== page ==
This homepage. It's written in
JOPE. Conceptually, GETobjects is the Java rewrite of SOPE, but it's a much cleaner approach to the same concepts and by now much more advanced than SOPE.
- FeedBot (not released), a GETobjects server/robot which scans a number (currently 40) RSS/ATOM feeds periodically and posts occuring changes as IM conversations. It still feels very promising and I will probably release it as a GETobjects technology demo.
- iTunesFS, a MacFUSE based file system which lets you access your iTunes playlists via a file system mount - very nifty for making, err, backups for your friends! ;-). Works with iPods and iPhone. Currently at version 1.3.2, released 08/07/2012.
- WOEditor (not released), used to be an editor for SOPE templates. Has since then grown in a highly usable XML editor. Actually, I'm typing this text in WOEditor. Sneak peek here.
Bookmarker (never released).
An application for managing all sorts of bookmarks (namely URLs) -
and for sharing them via
RendezvousInitially conceived as a testbed for a GNUstep implementation of Bonjour, but the GNUstep port is more or less abandoned now. Now it suits as a technology demo for a true AppKit driven SOPE application which provides DAV and XMLRPC services to its peers. It's one of the applications I use every day and which is, despite its shortcomings, incredibly useful. Sneak peek here.
Past projects (inactive)
- MulleSight, a tiny but incredibly useful application to capture images from your iSight (or other Quicktime compatible) camera. The last version is 1.1.10, released on 04/17/2007.
- OpenGroupware.org, probably the best Groupware server around to date. I'm particularly focussing on SOPE, the driving force behind OGo.
- Wrote SOPE:X, a framework for creating AppKit/WebKit desktop application hybrids. The idea was to create all interface elements of the application as webpages. Navigation would occur via Hyperlinks or standard keyboard/menu shortcuts. Presented it to the GNUstep folks at FOSDEM once or twice, but noone was seriously interested in the idea, thus I dropped it. The code is still available in the OpenGroupware.org contributions section.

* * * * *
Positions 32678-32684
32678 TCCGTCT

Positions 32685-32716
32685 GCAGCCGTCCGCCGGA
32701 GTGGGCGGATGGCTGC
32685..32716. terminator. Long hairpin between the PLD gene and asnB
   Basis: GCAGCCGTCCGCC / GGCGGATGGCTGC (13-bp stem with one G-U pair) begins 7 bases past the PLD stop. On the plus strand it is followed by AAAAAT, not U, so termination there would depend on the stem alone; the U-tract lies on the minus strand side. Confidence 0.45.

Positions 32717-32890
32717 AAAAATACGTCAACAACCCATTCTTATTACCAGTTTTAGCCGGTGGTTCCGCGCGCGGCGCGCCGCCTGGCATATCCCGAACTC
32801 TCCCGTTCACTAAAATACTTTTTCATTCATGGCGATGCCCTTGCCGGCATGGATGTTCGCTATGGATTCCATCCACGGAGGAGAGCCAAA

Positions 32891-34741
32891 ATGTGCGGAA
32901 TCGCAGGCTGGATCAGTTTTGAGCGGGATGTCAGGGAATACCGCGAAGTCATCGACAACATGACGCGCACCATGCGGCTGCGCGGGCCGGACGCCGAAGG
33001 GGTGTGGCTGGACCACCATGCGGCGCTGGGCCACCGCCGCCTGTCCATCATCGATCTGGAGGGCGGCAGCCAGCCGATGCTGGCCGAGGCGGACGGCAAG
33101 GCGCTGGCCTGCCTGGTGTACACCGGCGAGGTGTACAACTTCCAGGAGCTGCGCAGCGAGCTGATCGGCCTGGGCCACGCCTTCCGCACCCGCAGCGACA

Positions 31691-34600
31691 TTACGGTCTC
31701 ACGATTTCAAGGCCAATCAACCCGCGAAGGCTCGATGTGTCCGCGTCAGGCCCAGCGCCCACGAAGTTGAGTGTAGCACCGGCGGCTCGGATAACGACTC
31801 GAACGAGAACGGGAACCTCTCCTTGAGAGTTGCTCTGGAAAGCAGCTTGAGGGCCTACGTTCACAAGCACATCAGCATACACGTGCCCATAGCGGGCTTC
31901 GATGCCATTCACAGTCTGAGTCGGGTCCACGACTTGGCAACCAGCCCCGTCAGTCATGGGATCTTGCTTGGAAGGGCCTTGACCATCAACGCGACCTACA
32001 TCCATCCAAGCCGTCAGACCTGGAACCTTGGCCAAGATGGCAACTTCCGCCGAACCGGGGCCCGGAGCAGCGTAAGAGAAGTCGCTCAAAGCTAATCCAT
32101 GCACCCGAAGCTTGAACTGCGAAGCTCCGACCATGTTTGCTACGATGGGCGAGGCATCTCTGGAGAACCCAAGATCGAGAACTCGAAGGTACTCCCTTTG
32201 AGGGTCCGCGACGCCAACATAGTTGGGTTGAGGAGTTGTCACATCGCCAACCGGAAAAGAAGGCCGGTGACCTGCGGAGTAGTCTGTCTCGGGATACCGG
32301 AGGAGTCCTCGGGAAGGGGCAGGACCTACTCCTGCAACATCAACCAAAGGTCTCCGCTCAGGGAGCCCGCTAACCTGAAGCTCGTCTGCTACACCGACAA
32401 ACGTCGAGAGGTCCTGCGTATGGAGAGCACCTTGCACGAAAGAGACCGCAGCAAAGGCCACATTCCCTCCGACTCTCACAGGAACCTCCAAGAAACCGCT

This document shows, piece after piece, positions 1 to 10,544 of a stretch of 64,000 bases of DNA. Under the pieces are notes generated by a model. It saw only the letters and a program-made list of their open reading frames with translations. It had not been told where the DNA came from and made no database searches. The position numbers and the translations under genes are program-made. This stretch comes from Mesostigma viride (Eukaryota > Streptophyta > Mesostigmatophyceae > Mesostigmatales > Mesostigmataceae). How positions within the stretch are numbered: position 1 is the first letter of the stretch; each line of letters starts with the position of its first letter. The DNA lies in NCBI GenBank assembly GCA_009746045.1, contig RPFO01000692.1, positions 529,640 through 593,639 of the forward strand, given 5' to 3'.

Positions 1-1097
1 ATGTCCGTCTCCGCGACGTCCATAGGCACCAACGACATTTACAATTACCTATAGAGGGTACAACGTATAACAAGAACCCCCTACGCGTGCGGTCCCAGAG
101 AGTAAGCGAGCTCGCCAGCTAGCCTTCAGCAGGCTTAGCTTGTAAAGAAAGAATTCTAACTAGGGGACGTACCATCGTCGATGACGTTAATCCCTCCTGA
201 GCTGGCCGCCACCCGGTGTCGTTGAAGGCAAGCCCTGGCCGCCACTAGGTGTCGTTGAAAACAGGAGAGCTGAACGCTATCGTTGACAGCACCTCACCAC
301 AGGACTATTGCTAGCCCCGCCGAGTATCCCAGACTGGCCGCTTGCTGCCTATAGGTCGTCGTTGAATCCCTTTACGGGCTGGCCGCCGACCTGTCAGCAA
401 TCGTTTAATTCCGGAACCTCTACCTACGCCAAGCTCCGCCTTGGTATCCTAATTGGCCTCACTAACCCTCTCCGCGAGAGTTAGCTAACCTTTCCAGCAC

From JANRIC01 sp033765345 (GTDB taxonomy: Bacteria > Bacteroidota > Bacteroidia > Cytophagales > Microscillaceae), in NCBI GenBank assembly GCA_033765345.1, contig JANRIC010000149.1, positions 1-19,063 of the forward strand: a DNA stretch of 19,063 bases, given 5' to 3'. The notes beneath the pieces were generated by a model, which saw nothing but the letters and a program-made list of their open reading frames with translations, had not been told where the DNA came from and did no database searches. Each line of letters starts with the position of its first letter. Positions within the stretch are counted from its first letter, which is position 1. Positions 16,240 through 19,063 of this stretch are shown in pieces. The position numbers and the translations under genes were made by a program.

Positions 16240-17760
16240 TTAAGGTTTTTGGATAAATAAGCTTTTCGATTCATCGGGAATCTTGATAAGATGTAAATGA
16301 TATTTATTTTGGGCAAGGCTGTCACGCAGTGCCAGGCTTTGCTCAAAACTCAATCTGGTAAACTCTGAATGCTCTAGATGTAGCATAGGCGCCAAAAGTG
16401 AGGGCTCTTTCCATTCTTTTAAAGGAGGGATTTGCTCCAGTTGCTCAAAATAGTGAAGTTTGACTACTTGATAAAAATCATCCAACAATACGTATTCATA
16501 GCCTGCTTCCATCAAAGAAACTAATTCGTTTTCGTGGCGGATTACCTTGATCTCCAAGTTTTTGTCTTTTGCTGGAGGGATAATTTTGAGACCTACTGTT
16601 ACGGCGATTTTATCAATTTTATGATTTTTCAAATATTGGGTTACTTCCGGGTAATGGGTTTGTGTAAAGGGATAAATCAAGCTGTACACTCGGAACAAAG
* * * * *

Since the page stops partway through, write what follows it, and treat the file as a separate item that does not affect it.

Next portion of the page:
- MulleNewz, an RSS reader dockling. The last version is 1.9, released on 05/30/2003. With my evergrowing list of RSS feeds the user interface doesn't work too well. I use NewsFire most of the time which works quite well for me.
- XMLRPC, a framework for programming XML-RPC clients/servers in Objective-C. I stopped development on that some time ago as SOPE has all the stuff built in. Although Mulle XMLRPC does some stuff better (signature mapped type coercion) this isn't too big a deal in practice.
- EDCommon/EDMessage frameworks, future development, bugfixing and porting to GNUstep. I abandoned these in favour of the SOPE stuff although ED* comes pretty handy if you need something really lightweight.
- Wrote CVI, a 30 minute hack which I still use every day! Pretty useful thing. (There's also a version for Subversion which I use far more often nowadays).